The irony, of course, is that Korea today is still strictly divided into classes based on family and the credentials the people obtain as they move through the education system. The Korean College Scholastic Ability Test replaces the rigorous Civil Service Examinations that were so important during the Joseon Dynasty. Without a high passing mark in a competitive field, there’s no chance of access to the better jobs. This is a Confucian view of what represents a just and fair outcome. The more objective the judgement of achievement, the more fair the exam is claimed to be and, therefore, the more access to the better opportunities in life can be controlled. In some senses, we may say little has changed since the Joseon Dynasty in which we had rigid class structures based on family and a rote-based learning and examination system. That’s why it’s all the more important to see figures like Seo Jang Geum and Dong Yi succeeding despite the lack of family and credentials. People today need to be reminded they too can beat rigid systems based on credentials, and succeed by setting up their own businesses or proving to others they have the skills. With the right attitude and an above-average level of ability, anyone can be a success!
In a way all this allegory would be of little interest were it not for the quality of the performances from four of the actors. I cannot sing the praises of Ji Jin Hee too highly. It’s an immensely assured performance of great warmth, beautifully capturing the gentle man inside a ruler confident in his power. I prefer Han Hyo Joo’s portrayal of Dong Yi before she gets caught up in the end-game with the Jangs. Once the real fight begins, there’s a certain one-note quality to the acting. I think this is in part a problem with the script which makes her less positive and more reactive, but she does sit or stand around looking a bit lost for quite long periods of time. Lee So-Yeon as Jang Hee Bin remained compulsively watchable throughout. Even when she was on the ropes, she still managed to maintain a great public façade, only giving into frustrated tears when in private. Then, when Hee-Bin finally left, we could continue watching Choi Jong-Hwan as Jang Moo-Yul, the most interesting of all the court players. His chameleon-like ability to hide in plain view, not seeming to do anything but quietly advance his cause, was a delight. I was sorry he allowed himself to ignore the obvious. It was not wholly his fault. When you have been surrounded by people who consistently fit your model of how people behave, you can always be blindsided by the one or two who act differently. I hoped he would reach an accommodation much as Court Lady Yoo (Lim Seong-Min) took her second chance. It would have offered more hope for the future if an appeal to intelligence could produce an effective compromise.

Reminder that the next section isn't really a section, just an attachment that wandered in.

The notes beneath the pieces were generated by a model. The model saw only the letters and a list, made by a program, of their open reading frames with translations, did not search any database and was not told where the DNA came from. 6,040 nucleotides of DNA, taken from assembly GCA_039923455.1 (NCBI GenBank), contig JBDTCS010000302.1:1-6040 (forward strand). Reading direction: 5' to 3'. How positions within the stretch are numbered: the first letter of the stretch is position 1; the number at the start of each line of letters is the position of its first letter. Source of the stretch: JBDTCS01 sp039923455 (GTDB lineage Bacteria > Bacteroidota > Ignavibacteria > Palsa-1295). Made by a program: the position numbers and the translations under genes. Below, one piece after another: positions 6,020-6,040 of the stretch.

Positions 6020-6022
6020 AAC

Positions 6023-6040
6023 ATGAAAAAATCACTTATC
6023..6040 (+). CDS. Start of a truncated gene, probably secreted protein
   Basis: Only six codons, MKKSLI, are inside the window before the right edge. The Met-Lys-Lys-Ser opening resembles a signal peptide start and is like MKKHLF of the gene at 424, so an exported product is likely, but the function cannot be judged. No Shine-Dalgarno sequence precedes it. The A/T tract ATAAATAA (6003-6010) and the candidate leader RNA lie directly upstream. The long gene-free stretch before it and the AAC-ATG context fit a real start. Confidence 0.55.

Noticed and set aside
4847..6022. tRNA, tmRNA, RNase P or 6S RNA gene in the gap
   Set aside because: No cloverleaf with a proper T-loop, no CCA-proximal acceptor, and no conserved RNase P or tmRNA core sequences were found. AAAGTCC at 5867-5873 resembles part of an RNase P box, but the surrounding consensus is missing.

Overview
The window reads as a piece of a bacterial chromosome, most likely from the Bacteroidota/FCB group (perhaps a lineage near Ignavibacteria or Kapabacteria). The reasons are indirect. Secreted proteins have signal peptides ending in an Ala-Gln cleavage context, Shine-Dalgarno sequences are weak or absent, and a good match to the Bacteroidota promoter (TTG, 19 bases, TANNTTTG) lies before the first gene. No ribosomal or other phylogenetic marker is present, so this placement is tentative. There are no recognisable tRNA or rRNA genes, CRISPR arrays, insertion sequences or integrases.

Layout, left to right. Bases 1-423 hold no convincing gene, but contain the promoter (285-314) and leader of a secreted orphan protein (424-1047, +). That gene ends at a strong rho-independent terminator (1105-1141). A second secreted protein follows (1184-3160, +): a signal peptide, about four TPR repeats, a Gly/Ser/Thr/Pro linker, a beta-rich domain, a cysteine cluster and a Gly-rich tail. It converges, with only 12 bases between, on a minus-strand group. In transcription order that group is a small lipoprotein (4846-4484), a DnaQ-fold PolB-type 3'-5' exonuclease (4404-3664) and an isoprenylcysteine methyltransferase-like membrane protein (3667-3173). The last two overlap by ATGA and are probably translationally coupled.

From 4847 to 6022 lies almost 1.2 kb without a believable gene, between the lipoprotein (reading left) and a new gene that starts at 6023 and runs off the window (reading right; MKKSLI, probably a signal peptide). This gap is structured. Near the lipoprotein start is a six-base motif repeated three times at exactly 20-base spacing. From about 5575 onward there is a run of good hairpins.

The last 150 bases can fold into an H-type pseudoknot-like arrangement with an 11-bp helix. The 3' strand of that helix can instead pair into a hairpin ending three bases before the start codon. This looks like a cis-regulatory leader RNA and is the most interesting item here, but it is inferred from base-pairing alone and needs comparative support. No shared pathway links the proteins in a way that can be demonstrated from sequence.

It has been a wonderful three months watching this sageuk series unwind and my thanks go to the terrestrial station that screened it five days a week, albeit that it butchered the original episodes to produce more than seventy episodes. This confused me and all those who have been trying to relate my reviews to the original episode numbers.
For more general discussions of the social and political context for the serial, see:
Dong Yi — the politics
Click here for the reviews of the narrative itself: